Ads From The 1800s

So, my first observation (hard to miss) is the scary looking witch lady(?) - not sure how she is supposed to help you sell the product, but I guess Pabst knew what they were doing.  I also love the variety of activities that you could be doing any given evening, which are bound to tire you out: conversation, dancing, reciting, lecturing, acting, or singing.  I don't know how many of you go out reciting each night, but if you do, make sure you follow it up with some Pabst Malt Extract!

Most people know about the standard Pabst Blue Ribbon beer today - kind of reminds me of the modern-day equivalent of Duff beer on the Simpsons.  But what I was trying to figure out is, "What exactly is Pabst Malt Extract?"  "Is it a beer?"  "Is it just a malt extract?"  These are the main things (from the ad) that were confusing me: 1) It says, "THE ART OF BREWING WAS DEVELOPED BY THE GERMANS," and, "MILWAUKEE BEER IS FAMOUS[;] PABST HAS MADE IT SO." These seem to imply that we might be talking about some form of beer. 2) But they also call it, "a bottle of the liquid lunch" and if you have ever brewed your own beer (or studied the process), you know that malt extract is not "beer" at all, but rather a thick, concentrated liquid starch or grain-based sweetener.

If it is a beer, that would make you question a number of its claims, AND Pabst's other advertisements, which specifically targeted pregnant and nursing women!

To give a little background, here is a "What Is Malt Extract Summary" from Briess Processes website:
"Malt can be further processed to produce liquid or dried sweeteners called Malt Extracts. There are several classes of Malt Extracts, including Standard Malt Extracts, Specialty and Black Malt Extracts, and Coextracts of Malt and Other Cereal Grains.

Standard Malt Extracts can be thought of as the original starch- or grain-based sweetener. Long before the advent of acid conversion, genetically modified enzymes, and corn syrups, starch-based sweeteners were created for bakers and food processors using malted grains and water. Produced using a variant of the brewing process, malted grains are mixed with water, allowing the enzymes to break down the starch and proteinaceous material of the malted seed. Insoluble fiber is removed, and the resulting sugary liquid, instead of being fermented into beer, is concentrated to make a viscous, stable liquid sweetener or is dried to make a powder. Due to the type of enzymes naturally present in malt, malt extracts have carbohydrate profiles very similar to a high-maltose syrup. Because they are made from a whole grain, they also contain about 6% protein (8% db), as well as an abundance of free amino acids, vitamins, and minerals. These constituents, which are not present in starch-based syrups, increase the nutritional value of malt extract as a nutritive sweetener and account for its use as a yeast food and browning agent. Malt extracts can be made from any type of malted grain. However, similar to the term 'malt', the term 'malt extract' unqualified refers to an extract of malted barley. According to CFR, an extract of 100% malted barley can also be referred to as a malt syrup. Extracts of other malted grains would be properly labeled as 'extract of malted wheat' or 'malted wheat extract'."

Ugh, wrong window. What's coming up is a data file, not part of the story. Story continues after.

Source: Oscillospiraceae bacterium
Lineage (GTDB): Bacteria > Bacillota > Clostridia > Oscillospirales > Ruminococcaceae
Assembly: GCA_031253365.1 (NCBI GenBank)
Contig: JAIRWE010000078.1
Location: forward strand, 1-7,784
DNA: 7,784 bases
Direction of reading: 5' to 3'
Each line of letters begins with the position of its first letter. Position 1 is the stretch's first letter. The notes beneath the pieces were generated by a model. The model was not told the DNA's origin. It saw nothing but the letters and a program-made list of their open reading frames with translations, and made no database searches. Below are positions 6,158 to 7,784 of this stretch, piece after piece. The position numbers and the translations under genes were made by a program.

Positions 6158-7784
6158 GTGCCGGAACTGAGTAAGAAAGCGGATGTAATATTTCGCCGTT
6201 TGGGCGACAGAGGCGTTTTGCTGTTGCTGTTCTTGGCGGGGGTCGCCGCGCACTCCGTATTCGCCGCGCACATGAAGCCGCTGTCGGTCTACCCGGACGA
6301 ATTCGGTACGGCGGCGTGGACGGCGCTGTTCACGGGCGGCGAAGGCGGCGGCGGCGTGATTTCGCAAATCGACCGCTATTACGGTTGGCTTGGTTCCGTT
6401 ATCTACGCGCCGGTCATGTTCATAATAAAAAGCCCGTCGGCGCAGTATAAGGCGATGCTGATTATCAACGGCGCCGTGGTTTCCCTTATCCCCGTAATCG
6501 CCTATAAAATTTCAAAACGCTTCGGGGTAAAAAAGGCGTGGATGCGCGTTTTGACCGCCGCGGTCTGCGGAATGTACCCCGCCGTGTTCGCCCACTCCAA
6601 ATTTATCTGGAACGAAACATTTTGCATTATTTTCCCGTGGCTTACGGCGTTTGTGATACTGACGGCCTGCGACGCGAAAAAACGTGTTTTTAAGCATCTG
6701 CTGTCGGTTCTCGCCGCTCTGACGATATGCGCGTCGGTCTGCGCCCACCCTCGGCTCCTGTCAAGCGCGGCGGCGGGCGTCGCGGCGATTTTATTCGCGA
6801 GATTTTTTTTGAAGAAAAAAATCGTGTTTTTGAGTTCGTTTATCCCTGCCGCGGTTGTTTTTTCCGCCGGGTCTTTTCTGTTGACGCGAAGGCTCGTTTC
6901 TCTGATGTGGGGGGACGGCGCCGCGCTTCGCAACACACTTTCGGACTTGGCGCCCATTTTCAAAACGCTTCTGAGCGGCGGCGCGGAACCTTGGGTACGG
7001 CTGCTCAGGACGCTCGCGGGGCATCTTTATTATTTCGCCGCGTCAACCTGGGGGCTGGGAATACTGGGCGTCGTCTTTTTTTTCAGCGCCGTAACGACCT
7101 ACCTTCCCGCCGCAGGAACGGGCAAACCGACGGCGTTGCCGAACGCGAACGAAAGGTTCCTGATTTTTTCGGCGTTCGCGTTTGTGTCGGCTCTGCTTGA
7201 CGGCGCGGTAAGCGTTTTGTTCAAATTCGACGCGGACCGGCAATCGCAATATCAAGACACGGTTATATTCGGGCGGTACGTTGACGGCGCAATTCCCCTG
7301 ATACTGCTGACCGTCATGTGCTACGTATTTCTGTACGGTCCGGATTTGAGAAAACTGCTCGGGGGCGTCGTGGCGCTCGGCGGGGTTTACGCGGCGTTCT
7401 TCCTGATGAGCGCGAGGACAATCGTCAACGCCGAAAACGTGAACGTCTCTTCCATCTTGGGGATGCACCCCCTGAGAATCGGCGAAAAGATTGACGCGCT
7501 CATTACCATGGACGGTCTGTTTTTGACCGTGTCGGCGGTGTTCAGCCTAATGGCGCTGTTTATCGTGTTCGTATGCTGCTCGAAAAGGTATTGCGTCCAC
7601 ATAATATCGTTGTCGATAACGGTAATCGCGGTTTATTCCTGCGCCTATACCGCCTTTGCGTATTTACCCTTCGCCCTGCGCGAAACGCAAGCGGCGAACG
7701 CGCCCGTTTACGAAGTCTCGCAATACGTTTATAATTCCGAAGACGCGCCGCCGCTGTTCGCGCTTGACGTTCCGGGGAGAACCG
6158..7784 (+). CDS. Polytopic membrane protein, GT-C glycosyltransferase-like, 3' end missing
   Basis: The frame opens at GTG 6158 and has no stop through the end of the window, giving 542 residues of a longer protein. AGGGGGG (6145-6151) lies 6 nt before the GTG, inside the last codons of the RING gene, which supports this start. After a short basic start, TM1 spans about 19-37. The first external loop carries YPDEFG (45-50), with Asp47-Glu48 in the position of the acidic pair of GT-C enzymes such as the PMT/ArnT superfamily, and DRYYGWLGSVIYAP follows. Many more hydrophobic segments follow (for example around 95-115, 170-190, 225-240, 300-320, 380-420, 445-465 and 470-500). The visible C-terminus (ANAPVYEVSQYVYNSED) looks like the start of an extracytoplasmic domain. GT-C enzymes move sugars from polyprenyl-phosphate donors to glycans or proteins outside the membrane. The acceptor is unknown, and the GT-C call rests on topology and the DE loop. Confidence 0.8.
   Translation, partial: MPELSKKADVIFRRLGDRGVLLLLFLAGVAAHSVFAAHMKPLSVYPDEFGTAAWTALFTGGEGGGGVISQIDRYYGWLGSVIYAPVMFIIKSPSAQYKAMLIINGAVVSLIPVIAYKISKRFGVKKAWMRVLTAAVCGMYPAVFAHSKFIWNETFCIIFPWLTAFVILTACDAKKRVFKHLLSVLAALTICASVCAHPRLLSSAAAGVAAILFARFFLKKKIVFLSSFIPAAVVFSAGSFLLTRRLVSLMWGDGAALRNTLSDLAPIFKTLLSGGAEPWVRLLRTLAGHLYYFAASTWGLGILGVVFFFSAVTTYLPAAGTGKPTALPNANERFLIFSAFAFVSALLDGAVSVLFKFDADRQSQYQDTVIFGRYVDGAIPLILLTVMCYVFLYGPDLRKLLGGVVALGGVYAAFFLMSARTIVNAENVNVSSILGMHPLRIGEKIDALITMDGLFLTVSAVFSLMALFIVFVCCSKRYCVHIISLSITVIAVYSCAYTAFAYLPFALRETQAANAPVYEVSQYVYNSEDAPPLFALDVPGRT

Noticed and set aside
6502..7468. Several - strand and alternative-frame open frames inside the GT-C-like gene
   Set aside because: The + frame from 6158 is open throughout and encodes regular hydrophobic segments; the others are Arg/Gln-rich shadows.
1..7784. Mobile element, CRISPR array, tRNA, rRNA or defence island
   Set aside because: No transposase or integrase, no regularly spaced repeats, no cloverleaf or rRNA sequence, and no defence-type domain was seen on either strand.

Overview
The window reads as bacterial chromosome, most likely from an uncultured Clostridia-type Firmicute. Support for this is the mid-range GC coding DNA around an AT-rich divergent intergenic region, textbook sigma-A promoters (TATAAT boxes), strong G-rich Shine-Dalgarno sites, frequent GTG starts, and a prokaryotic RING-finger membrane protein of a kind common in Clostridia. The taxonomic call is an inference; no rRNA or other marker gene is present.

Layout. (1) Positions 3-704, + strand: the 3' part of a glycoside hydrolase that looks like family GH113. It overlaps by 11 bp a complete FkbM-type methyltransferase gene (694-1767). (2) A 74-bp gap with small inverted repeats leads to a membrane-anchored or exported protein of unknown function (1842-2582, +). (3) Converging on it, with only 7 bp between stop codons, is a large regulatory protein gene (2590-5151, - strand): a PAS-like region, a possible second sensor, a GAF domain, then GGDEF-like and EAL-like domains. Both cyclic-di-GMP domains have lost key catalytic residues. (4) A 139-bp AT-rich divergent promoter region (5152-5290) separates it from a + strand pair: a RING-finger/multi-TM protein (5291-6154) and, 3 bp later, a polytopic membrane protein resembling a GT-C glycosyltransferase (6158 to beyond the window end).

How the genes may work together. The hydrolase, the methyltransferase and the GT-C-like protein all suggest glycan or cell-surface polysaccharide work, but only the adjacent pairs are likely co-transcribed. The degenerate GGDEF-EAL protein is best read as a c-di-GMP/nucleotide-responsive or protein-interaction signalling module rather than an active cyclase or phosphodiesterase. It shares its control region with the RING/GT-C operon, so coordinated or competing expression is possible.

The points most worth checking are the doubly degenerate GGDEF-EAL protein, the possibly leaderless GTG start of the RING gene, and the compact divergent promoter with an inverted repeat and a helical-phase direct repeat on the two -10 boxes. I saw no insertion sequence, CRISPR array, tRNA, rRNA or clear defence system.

Based on the the definition of a malt extract, and the fact that people have been making malt extracts LONG before Pabst ever existed, I would venture to say that we are talking about a thick, barley syrup of sorts...yummy.  I am going to guess that if this is the case, you wouldn't go home and drink a whole bottle after a night of lecturing.

I would be happy to be proven wrong (if someone out there has evidence that it was really beer), because that would make these ads much more entertaining, but since I am assuming its a non-alcoholic syrup, then it reminds me a lot of molasses.  I have never heard of taking malt extract as a "drink" or "nourishment," but I have been told that taking a tablespoon of molasses, especially if you are anemic or have just birthed a child, is very beneficial for increasing your energy because of its numerous nutrients:

Molasses is a thick, dark syrup that is a byproduct of sugar refining, and results when sugar is crystallized out of sugar beet juice (originally) or sugar cane (modern).  It is sold for human consumption, baking, as an ingredient in animal feed, and to be used in the brewing of ale and distillation of rum.  So, instead of a thick, barley syrup for "what ails you," you could also "drink" a thick, sugar cane syrup...sounds tastier to me!

In conclusion, it would be funnier if these ads were talking about Pabst beer, but it is more likely a barley syrup.  You aren't going to find this today for human consumption, except in brewing supply stores and catalogs if you're interested in making beer.  And gone (for the most-part) are the days of taking any natural extract as an energy booster - they have since been replaced with sugar-laden energy drinks, potent coffee, caffeinated sodas, and the like.  As for me though, I don't actually prefer any of those modern-day "energy-boosters;" I will take a hearty, natural, nutrient-rich meal or snack over those items any day.

I am writing a book about a Kansas homesteader, Isaac, who came to Kansas from Rossville, IL where he was a druggist. In my research for the book I have read about various patent medicines and other health fads. The Pabst tonic info was particularly interesting to read, as Isaac mentions in his journal the sale of alcohol by druggists. Isaac also joined the 200 Year Club, so I researched the Ralstonism movement, including the recommendation of whole grain cereal that led to the familiar name of Ralston Purina. I enjoyed your post!


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